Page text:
Purple Sash Revolution

Posted on February 4, 2020 By

by C.J. Williams


Past and present converged at Nancy Pelosi’s office in Washington D.C., January 22nd, 2020. It was the anniversary of Roe v. Wade. Women across the nation were celebrating the centennial of women’s suffrage.

And a large crew of women — myself included — were tying it all together with a purple sash and a brash but respectful statement:

Dear Speaker Pelosi, stop obstructing justice.

That frigid Wednesday morning, we gathered from across the nation on the steps of the House offices. The crowd swelled. Women donned our purple sashes, emblazoned with the statement: Equal rights for preborn women. And as the crowd swelled, so did the media.

So did our statement.

The event, spearheaded by Brandi Swindell, and Stanton Healthcare, was promoted well ahead of time as the #PurpleSashRevolution. Pelosi has repeatedly refused to allow a vote, or even discussion, of the Infants Born Alive Protection Act. The fact that more than half of those infants are women seems to escape her. So does the point that that those early suffragists didn’t suffer handcuffs, verbal abuse, and constant excoriation by the press so that a woman representative could promote another system wherein violence, using people as property, and rights based on the oppression of others could be ensconced again in our legal framework. Abortion itself, late-term, mid-term, and in the first few weeks of pregnancy, does just that.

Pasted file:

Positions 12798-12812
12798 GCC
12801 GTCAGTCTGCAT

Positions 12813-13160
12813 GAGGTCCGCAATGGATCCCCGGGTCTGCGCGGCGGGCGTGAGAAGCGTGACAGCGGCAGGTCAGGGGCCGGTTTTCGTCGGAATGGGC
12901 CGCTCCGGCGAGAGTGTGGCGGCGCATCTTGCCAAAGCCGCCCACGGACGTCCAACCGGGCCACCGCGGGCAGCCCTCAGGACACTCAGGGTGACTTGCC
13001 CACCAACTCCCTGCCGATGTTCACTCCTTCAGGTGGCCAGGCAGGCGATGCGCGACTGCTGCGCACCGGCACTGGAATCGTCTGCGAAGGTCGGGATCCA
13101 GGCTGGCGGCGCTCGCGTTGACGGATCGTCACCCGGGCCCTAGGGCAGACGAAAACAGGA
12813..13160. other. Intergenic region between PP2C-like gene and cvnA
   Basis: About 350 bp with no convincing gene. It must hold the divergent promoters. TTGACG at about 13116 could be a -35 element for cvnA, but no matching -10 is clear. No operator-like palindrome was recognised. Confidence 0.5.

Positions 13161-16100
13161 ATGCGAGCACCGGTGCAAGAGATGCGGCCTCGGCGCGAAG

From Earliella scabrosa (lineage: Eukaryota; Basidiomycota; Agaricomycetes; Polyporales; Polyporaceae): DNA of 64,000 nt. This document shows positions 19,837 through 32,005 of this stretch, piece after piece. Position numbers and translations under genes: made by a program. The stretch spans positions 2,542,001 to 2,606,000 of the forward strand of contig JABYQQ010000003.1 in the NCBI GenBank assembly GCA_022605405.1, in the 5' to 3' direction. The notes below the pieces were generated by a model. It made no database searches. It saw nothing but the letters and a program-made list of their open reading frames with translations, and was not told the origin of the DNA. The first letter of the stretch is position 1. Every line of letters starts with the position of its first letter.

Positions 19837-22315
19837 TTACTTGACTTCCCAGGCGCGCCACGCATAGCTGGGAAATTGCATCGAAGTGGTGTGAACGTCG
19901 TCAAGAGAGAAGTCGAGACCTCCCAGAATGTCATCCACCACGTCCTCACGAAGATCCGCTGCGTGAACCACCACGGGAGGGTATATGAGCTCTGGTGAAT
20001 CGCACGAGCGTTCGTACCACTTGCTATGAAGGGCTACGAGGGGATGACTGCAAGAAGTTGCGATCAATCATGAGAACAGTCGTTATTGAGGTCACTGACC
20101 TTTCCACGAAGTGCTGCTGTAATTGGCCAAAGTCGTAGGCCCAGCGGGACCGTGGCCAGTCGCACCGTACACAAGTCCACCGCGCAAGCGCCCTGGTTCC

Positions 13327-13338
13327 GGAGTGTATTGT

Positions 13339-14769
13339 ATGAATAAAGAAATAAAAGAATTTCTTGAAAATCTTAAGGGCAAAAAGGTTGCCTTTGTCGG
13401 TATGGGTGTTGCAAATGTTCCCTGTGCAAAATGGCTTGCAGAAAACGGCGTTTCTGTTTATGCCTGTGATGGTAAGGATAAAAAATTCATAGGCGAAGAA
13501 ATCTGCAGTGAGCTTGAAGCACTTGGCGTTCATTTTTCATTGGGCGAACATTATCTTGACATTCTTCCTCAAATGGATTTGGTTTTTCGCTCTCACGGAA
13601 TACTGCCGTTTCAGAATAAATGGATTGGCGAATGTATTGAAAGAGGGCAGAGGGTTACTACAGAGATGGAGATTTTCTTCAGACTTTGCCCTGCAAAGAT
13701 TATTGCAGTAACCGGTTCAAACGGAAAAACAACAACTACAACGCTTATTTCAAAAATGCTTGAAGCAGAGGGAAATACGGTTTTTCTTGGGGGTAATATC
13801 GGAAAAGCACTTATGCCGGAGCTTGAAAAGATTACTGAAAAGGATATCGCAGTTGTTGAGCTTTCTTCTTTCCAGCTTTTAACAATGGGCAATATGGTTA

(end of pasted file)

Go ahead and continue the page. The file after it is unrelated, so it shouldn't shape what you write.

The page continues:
Medical murder post-abortion is just the gruesome logical follow-through. House Democrats, under Pelosi’s leadership, have blocked the bill from receiving a vote more than 80 times.

Before the press conference got well underway, a few of us also raised the concern that contrary to the nonviolent principles of her suffragist forebears, Pelosi has never used of her influence to remove the President’s unchecked executive authority to use nuclear weapons.

C.J. Williams & Danielle White Versluys

Over 20 young women myself included, spoke to the press. Statements came from Camille C., of Students for Life, as well as from event organizers and abortion survivors.

“We are going to Speaker Pelosi’s office to call for an end to infanticide and demand she allow a vote on protecting children born alive from late-term abortions,” Brandi Swindell of Stanton International said as we headed into the building, “It is unconscionable that Speaker Pelosi is refusing to allow a vote on this critical human rights issue.”